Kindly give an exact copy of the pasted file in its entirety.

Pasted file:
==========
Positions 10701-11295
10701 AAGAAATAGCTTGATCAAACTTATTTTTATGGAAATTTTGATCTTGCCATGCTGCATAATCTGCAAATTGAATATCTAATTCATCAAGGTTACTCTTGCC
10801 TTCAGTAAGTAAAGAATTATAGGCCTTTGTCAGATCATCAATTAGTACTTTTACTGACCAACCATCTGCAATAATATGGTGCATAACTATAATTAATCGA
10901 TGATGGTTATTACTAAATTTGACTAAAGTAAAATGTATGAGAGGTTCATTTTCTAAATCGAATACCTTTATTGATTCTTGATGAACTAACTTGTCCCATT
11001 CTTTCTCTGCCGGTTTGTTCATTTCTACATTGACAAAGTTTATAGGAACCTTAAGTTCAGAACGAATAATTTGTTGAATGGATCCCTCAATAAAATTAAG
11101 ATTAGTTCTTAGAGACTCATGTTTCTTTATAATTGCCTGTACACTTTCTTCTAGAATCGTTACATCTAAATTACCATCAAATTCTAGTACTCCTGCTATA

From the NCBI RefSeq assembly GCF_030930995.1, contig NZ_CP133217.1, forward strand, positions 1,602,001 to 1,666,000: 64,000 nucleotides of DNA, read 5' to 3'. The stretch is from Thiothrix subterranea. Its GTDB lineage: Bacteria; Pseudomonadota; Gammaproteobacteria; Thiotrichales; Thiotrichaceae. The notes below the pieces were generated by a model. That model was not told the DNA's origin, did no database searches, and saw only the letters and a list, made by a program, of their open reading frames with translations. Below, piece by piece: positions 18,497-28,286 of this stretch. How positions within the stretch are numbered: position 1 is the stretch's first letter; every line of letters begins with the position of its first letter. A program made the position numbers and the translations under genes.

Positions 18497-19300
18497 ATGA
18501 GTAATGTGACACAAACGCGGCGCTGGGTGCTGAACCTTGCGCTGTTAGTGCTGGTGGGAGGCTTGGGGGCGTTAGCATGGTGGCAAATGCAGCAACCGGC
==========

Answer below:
Positions 10701-11295
10701 AAGAAATAGCTTGATCAAACTTATTTTTATGGAAATTTTGATCTTGCCATGCTGCATAATCTGCAAATTGAATATCTAATTCATCAAGGTTACTCTTGCC
10801 TTCAGTAAGTAAAGAATTATAGGCCTTTGTCAGATCATCAATTAGTACTTTTACTGACCAACCATCTGCAATAATATGGTGCATAACTATAATTAATCGA
10901 TGATGGTTATTACTAAATTTGACTAAAGTAAAATGTATGAGAGGTTCATTTTCTAAATCGAATACCTTTATTGATTCTTGATGAACTAACTTGTCCCATT
11001 CTTTCTCTGCCGGTTTGTTCATTTCTACATTGACAAAGTTTATAGGAACCTTAAGTTCAGAACGAATAATTTGTTGAATGGATCCCTCAATAAAATTAAG
11101 ATTAGTTCTTAGAGACTCATGTTTCTTTATAATTGCCTGTACACTTTCTTCTAGAATCGTTACATCTAAATTACCATCAAATTCTAGTACTCCTGCTATA

From the NCBI RefSeq assembly GCF_030930995.1, contig NZ_CP133217.1, forward strand, positions 1,602,001 to 1,666,000: 64,000 nucleotides of DNA, read 5' to 3'. The stretch is from Thiothrix subterranea. Its GTDB lineage: Bacteria; Pseudomonadota; Gammaproteobacteria; Thiotrichales; Thiotrichaceae. The notes below the pieces were generated by a model. That model was not told the DNA's origin, did no database searches, and saw only the letters and a list, made by a program, of their open reading frames with translations. Below, piece by piece: positions 18,497-28,286 of this stretch. How positions within the stretch are numbered: position 1 is the stretch's first letter; every line of letters begins with the position of its first letter. A program made the position numbers and the translations under genes.

Positions 18497-19300
18497 ATGA
18501 GTAATGTGACACAAACGCGGCGCTGGGTGCTGAACCTTGCGCTGTTAGTGCTGGTGGGAGGCTTGGGGGCGTTAGCATGGTGGCAAATGCAGCAACCGGC